I Thought #Immigration Papers Would Make it all Better

When I was younger I had this wild idea that whenever I adjusted my immigration status, everything would be okay.

I used to think that papers, that is, a social security number, work authorization, a state ID, citizenship, was the answer.

On November 22, 2013 I received my U nonimmigrant Visa approval letter. I applied for this visa in January of the same year. To be eligible for a U-Visa, one must have been a victim of a crime in the United States, be impacted emotionally and/or physically, and have helped the police/government in the investigation of said crime.

I was sexually abused by my step father for four years. Starting at the age of four and ending at the age of eight. And while the abuse happened such a long time ago, it is so present today that sometimes it feels like it happened yesterday.

I became involved with the immigrant rights movement in 2009 after realizing I wasn’t eligible for financial aid and seeing no way out. Hopeless, confused and afraid the New York State Youth Leadership Council found me when I was a high school senior. I became a member and stayed involved ever since.

I got used to the idea of being undocumented. I learned how to work with it. I learned how to apply for work without a social security number. I opened a bank account without a social security number. I traveled within the United States without a state ID. I received several private scholarships without proper documentation. I was accepted into college. I started college. I overcame many of the things some told me I wouldn’t be able to do. I became unafraid.

More than being unafraid on paper, I was living fearlessness. I attended rallies and helped coordinate some of the coming out events in New York. Was featured in several media outlets. Started the country’s first undocumented youth advice column. In other words, I didn’t let my undocumented reality stop me from doing something. From resisting. From speaking out for myself. And I learned. I learned immigration history, I learned deportation and detention practices. I learned about state laws and programs that keep funding those centers. I learned about international laws that force people to leave. I learned why Colombia was so under resourced and violent when my mother got up and left. I learned why she wasn’t able to obtain a visa and why we became undocumented. I learned about the long history of border militarization and poverty wages. And I also learned that getting these immigration papers wouldn’t solve any of this.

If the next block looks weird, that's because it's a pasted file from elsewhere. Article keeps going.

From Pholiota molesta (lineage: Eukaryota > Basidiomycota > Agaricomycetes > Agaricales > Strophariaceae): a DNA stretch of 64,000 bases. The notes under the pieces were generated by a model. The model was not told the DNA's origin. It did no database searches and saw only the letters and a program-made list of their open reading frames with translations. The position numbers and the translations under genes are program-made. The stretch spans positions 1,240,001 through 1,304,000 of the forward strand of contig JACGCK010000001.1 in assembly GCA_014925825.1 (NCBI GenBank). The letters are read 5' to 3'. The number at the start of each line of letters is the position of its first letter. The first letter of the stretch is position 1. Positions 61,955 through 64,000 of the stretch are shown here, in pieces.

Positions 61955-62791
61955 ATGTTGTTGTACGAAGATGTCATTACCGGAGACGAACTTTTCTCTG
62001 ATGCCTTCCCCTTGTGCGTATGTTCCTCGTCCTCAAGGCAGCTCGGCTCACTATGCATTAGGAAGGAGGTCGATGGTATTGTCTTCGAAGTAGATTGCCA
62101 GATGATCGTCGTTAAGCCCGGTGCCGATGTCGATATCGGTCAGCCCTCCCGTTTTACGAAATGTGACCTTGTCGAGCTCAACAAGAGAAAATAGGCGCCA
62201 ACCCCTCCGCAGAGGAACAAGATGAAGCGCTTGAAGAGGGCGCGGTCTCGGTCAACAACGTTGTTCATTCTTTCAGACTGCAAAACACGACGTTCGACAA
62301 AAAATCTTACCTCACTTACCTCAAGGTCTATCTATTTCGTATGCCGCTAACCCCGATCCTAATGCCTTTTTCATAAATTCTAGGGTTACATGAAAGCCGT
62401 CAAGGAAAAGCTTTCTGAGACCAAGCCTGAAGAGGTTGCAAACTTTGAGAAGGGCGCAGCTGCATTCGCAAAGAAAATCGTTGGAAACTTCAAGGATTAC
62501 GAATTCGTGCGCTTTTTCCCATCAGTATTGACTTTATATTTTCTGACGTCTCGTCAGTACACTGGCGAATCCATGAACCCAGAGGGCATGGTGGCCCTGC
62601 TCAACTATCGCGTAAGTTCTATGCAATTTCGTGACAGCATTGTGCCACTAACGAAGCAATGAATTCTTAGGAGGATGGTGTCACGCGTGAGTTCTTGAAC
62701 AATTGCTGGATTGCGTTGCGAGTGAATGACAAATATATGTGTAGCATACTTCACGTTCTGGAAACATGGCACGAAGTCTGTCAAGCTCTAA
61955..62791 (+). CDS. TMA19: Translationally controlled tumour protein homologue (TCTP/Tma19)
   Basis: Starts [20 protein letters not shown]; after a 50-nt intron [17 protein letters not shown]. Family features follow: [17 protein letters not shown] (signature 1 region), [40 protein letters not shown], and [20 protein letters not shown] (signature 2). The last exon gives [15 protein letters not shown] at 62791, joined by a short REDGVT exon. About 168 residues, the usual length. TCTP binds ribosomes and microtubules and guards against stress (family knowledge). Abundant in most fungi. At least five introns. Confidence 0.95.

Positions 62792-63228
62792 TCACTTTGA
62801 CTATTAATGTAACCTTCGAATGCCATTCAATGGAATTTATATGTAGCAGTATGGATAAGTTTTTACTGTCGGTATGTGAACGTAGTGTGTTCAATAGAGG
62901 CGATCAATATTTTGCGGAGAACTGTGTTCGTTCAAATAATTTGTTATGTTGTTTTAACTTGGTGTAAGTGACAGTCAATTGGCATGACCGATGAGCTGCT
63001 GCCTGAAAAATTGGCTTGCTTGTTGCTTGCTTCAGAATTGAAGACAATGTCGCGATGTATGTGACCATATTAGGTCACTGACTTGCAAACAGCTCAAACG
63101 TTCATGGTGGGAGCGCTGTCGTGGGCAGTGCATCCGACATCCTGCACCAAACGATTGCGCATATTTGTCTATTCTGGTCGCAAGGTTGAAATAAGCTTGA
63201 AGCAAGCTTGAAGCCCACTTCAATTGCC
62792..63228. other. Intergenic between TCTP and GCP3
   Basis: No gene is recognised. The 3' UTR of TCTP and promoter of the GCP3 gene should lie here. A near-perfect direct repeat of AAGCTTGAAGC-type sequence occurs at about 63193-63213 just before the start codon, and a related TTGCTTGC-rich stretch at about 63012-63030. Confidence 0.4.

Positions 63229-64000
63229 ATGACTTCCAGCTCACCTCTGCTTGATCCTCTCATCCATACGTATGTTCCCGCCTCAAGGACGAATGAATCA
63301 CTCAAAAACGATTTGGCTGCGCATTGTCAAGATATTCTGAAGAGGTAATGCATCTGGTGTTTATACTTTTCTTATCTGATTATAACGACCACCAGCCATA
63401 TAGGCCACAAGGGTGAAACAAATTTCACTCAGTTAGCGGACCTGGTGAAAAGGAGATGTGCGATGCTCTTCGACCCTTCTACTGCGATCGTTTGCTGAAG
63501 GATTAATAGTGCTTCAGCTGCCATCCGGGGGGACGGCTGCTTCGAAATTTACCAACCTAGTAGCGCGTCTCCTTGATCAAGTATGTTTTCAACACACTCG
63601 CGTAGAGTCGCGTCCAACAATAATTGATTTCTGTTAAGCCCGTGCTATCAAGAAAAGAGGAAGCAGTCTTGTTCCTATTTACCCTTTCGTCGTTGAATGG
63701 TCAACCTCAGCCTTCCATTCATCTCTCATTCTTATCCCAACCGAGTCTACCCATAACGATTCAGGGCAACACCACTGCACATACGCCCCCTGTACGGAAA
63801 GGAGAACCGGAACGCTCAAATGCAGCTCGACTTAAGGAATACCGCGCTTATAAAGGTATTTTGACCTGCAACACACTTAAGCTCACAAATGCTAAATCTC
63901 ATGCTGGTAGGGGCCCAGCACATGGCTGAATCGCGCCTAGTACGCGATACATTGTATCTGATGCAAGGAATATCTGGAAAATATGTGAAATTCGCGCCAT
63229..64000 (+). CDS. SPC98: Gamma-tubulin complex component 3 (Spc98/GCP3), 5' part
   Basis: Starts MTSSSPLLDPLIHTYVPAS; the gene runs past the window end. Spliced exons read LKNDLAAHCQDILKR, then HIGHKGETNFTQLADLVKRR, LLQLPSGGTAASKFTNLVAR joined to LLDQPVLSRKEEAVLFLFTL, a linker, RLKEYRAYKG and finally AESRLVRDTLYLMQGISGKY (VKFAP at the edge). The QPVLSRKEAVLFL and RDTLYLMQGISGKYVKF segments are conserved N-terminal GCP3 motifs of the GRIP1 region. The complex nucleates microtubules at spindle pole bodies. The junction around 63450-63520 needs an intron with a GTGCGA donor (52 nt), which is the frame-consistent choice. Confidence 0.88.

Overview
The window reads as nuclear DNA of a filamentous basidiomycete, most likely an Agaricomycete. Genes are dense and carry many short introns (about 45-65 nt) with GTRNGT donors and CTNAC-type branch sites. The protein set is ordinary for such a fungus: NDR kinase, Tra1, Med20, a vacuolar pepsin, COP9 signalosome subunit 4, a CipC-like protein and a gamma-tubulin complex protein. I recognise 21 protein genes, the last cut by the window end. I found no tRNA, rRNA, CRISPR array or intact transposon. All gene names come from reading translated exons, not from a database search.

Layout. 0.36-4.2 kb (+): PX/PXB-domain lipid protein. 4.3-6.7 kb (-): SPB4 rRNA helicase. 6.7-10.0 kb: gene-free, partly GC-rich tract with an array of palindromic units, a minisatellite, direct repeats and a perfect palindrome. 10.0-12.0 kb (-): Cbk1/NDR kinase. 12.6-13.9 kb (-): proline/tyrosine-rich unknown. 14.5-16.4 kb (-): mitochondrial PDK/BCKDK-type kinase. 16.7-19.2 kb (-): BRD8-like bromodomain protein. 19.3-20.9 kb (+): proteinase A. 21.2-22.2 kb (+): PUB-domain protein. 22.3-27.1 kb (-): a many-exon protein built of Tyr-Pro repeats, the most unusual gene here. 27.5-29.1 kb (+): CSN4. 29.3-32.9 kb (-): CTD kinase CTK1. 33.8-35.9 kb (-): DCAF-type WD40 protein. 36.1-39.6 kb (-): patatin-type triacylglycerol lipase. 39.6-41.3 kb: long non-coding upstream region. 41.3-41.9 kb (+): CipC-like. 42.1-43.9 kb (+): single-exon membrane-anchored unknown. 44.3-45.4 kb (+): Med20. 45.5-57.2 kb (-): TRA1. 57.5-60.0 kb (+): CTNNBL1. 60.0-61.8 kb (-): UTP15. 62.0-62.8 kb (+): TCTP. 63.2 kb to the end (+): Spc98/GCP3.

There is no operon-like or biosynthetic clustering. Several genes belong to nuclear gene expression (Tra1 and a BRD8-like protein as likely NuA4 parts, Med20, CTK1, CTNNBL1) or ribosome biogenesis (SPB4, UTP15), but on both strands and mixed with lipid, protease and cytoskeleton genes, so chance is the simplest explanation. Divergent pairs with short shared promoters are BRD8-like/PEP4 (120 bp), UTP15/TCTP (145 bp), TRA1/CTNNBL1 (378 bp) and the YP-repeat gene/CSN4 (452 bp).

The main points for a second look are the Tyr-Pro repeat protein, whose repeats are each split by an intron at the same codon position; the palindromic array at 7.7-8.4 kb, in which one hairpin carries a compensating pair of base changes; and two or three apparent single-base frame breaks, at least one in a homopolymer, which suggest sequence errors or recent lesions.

I found out I was eligible for this U-Visa while being screened for Deferred Action for Childhood Arrivals eligibility. It came as a surprise to my mother and I. We had been screened years before, and found nothing. All of a sudden, I was eligible for a U-visa and the thought of adjusting my status became a real one. One I never had before.

None of my contributions and hard work mattered. This U-Visa strictly looked at the sexual violence I had survived. It defined me. It shaped me. It made me eligible for a U-Visa but all the violence and discrimination I faced as an undocumented immigrant in the United States for 20 years didn’t. It hurt. It continues to hurt. Everything about me had been summarized to four years of my childhood. The United States’ way of apologizing was giving me a visa. A visa that I can’t leave the country with. I can’t apply for financial aid. I can’t get health services. I can still be deported. A visa that has undermined everything I’ve pushed for and gave back without being welcomed. The simple fact of wanting to be with my family, or of attending college, or of living here for 20 years isn’t enough. I needed to be hurt. Hurt so bad beyond repair to even get on a line.

And so I sit here, thinking about this approval. About the work authorization card that came in the mail. About the social security number that followed. About the fact that in 2016, if all goes well, I’ll be able to apply for a green card….and I still feel the same emptiness.

Go ahead and call me spoiled. A brat. Dramatic. Whatever.

We deserve better than this. We deserve way better.

It was never about papers, citizenship, a social, or a state ID. It was about the ways in which we treat immigrants in this country, and around the world. About the systems we have in place that drives people to migrate. About the circumstances back home and US backing of that. About the cookie cutter requirements and categories we allow immigrants to enter under. About who gets to work, live and love here. About who doesn’t. And having papers won’t change any of this. It won’t change or make up for the 20 years we lived without them. And it won’t change the fact that the rest of my community still lives under constant threat and fear.